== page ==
Land your helicopter into the winner’s circle

Performing on Paul Murray Live last night, the self declared arbiter of who is a socialist and who is a free enterprise-er, was in her usual “fine” form. In the context of a discussion around a coal powered electricity generator in Queensland, the Hon. Bronwyn Bishop said:

… and it needs to be an undertaking from the Federal Government now. This week to say we’re building one.

The principles of free enterprise say if the private sector will not or cannot do it, then the Government must do it.

There you go, a self identified Liberal Party “conservative” declared that the Federal Government must BUILD a piece of infrastructure that is the responsibility of the Queensland Government.

But, it’s those damned socialists you know. Recall, that the Hon Bron was in Parliament for 29 out of her (now) 74 years is currently living quite comfortably off her pre-2005 Parliamentary pension.  Lord know where she learned about the “principles of free enterprise” because it certainly was not from personal experience.

With Friends Like Bronwyn, Who Needs the ALP.

Follow I Am Spartacus on Twitter at @Ey_am_Spartacus

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27 Responses to Land your helicopter into the winner’s circle

  1. Jannie

    The principles of free enterprise say if the private sector will not or cannot do it, then the Government must do it.

    Where does it say that?

  2. Arky

    The principles of free enterprise say if the private sector will not or cannot do it, then the Government must do it.

    ..
    By that logic, if private enterprise refuses to exhibit canned turds, then the government must fund artists who can their own turds.
    Oh wait…

  3. Garry

    Back in the 60s the state government in NSW built power stations, substations and transmissions lines and got the state up and running. What is wrong with that? Private investment is only interested in financial return for shareholders while government should be interested in the common good and a fair return for all! And because governments are beholding to the electorate price rises of electricity and gas are a very sensitive issue when the asset is government owned – not so when the asset is privatised.

  4. I am Spartacus

    Dear Garry

    Back in the 60s the state government in NSW built power stations, substations and transmissions lines and got the state up and running. What is wrong with that? Private investment is only interested in financial return for shareholders while government should be interested in the common good and a fair return for all! And because governments are beholding to the electorate price rises of electricity and gas are a very sensitive issue when the asset is government owned – not so when the asset is privatised.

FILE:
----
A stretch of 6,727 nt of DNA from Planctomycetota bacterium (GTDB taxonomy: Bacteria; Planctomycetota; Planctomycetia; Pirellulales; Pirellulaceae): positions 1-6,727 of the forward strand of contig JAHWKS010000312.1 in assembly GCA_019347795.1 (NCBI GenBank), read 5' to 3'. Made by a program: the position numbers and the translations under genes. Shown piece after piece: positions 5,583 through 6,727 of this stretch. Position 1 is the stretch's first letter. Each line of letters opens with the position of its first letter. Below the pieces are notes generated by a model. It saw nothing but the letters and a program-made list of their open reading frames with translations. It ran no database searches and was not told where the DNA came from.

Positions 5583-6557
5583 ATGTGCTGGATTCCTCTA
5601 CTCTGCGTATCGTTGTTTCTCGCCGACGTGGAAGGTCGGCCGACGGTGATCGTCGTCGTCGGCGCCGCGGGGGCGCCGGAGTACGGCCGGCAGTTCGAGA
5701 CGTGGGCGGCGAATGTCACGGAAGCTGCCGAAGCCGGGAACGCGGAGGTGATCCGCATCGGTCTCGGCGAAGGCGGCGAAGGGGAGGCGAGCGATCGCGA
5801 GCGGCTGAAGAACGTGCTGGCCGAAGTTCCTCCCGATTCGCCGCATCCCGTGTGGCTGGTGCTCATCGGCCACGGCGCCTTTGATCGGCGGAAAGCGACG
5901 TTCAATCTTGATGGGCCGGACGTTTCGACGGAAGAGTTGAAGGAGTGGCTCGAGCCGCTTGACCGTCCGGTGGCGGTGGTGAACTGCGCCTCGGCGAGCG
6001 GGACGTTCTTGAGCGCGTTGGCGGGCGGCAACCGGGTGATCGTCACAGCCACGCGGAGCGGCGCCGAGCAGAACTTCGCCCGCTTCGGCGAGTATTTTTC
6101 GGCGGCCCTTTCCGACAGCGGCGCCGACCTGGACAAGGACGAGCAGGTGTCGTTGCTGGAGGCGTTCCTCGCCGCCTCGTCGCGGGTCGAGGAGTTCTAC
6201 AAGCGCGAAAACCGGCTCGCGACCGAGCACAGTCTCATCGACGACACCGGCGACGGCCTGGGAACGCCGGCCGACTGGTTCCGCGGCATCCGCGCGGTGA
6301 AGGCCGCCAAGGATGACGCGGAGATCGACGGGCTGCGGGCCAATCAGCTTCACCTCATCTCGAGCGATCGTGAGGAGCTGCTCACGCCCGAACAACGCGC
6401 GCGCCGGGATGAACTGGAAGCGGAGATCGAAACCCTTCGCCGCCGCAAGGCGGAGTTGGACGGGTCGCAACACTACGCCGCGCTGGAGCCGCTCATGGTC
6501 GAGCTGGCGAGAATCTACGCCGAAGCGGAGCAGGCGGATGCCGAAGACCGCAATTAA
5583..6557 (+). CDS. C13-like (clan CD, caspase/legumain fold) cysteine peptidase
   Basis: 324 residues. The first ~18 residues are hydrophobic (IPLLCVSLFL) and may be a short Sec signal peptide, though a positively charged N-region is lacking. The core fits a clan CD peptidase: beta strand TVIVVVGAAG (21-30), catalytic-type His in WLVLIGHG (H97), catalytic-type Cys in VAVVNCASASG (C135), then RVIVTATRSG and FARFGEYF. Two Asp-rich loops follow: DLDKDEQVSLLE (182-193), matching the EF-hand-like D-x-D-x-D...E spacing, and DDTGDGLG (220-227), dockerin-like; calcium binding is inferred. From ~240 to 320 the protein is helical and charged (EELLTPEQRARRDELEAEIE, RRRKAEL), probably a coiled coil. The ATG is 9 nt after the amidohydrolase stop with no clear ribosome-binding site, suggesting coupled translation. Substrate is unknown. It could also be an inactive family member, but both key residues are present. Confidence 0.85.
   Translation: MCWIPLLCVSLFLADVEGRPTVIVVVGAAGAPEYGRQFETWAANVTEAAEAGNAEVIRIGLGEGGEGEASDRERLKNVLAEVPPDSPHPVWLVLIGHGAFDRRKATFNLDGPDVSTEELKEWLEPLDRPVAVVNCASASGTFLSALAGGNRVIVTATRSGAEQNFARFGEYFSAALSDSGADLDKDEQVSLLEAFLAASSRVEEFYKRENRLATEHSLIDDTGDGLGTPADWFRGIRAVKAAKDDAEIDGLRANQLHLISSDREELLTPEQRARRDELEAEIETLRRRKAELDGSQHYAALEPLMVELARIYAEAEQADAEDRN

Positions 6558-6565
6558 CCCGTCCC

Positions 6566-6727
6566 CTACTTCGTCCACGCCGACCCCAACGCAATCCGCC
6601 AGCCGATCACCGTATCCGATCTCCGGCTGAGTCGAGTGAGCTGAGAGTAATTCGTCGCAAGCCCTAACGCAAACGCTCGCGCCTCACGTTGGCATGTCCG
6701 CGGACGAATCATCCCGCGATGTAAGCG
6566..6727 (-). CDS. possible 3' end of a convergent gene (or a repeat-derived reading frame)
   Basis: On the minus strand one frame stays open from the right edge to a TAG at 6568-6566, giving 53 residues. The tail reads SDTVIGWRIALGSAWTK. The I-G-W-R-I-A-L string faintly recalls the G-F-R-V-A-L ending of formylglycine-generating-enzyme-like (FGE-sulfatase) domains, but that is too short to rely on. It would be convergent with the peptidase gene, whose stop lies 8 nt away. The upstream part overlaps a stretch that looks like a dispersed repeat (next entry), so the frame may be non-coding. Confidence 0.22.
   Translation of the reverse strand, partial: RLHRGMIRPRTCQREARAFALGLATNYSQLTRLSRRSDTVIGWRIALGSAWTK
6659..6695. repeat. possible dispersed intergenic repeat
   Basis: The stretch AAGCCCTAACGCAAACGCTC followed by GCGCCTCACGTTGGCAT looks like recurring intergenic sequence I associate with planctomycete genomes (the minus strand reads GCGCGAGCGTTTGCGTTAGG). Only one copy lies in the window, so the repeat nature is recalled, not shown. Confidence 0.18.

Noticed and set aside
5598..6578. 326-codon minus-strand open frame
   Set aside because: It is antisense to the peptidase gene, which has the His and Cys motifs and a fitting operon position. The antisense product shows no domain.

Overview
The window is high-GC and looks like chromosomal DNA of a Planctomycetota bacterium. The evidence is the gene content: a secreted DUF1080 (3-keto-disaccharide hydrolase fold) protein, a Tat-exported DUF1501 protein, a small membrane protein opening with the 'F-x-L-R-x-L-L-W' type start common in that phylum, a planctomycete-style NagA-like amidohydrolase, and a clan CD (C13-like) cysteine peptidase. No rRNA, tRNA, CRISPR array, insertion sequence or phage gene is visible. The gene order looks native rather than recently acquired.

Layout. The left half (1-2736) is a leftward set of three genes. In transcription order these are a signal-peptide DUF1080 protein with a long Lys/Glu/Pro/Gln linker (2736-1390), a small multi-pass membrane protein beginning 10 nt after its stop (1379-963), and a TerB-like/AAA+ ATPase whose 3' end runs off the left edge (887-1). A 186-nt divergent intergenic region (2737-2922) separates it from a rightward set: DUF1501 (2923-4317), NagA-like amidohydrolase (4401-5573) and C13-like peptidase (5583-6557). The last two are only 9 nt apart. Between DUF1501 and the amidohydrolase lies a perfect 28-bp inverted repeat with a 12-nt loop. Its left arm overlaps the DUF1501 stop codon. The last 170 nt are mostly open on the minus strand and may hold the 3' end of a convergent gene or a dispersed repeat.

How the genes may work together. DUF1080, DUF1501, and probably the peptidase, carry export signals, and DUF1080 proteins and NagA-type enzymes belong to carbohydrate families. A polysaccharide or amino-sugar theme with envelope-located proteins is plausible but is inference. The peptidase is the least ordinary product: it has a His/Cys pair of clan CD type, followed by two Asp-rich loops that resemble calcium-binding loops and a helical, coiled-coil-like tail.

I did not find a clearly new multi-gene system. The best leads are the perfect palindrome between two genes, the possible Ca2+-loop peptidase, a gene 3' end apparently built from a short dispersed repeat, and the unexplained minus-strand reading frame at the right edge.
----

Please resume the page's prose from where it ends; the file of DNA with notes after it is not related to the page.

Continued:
1 – the STATE not FEDERAL government
    2 – there was no private for the State to compete with. Should the Federal Government also build a new bank? Or a new telecommunications company? Oh wait!
    3 – “government should be interested in the common good and a fair return for all”. Which government?

  5. Jannie

    while government should be interested in the common good and a fair return for all!

    Should? Garry that’s the triumph of hope over experience.

  6. Sydney Boy

    You say Bronwyn Bishop doesn’t know what free enterprise is because she spent the last 29 of 74 years in the Senate. So what did she do between leaving school and being elected into the Senate?

  7. I am Spartacus

    Dear Sydney Boy.

    what did she do between leaving school and being elected into the Senate

    From Wikipedia:

    Bishop was educated at Roseville Public School, completing her primary education in 1954. She then attended secondary school at Cremorne Girls High School. Bishop undertook a five-year LL.B. program at the University of Sydney. However, she was deemed ineligible to continue after failing a number of subjects multiple times. Bishop failed a total of 11 subjects over six years. In her first year in 1960, she failed all four core subjects. In 1964, she failed four subjects again and repeated them in 1965, in which she failed three again. The policy of the University of Sydney at the time was that a student was required to show cause why they should be allowed to repeat a subject for a third time, and Bishop was deemed ineligible to continue.

    During her university years, Bishop was not involved in student politics but was a member of the Killara branch of the Young Liberals. After leaving university, Bishop used the subjects she had previous passed to apply for the Solicitors’ Admission Board and was admitted to practice law as a Solicitor in 1967.

    Bishop first worked as an articled clerk and played an acting role as a barrister in the 1960s Australian television program Divorce Court.

    Having formed an ambition to become a politician, she joined the Liberal Party at the age of 17.

    Heavily involved in organised politics, Bishop joined Killara Young Liberals in 1961 and during her association with that branch, she became vice-president. She first became a Liberal Party office-holder in 1973 as president of the Balmoral branch and was later elected as the chairman of the Liberal Party Convention Committee from 1981 to 1985 and as the first female president of the NSW Liberals from 1985–1987.

  8. Marcus

    She also claimed a few months ago that she “did nothing wrong” regarding the helicopter because it was technically within the rules. Someone who equates morality with whatever’s legal isn’t much of a conservative.

  9. candy

    One thing this shows is that B. Bishop was hounded and ridiculed, whereas Ms Hanson-Young… nothing. She is admired for her care for whales, who cares about a sick child on a boat, as long as the communist can watch the whales.
    Her pays leader pays $8 an hour or something for the people who care for his precious children while he jets around increasing his carbon footprint.
    The media has one rule for Greens and one rule for conservatives.

    At the least Ms Bishop would have been a better mother than Ms Hanson-Young, of that I am sure.

  10. miltonf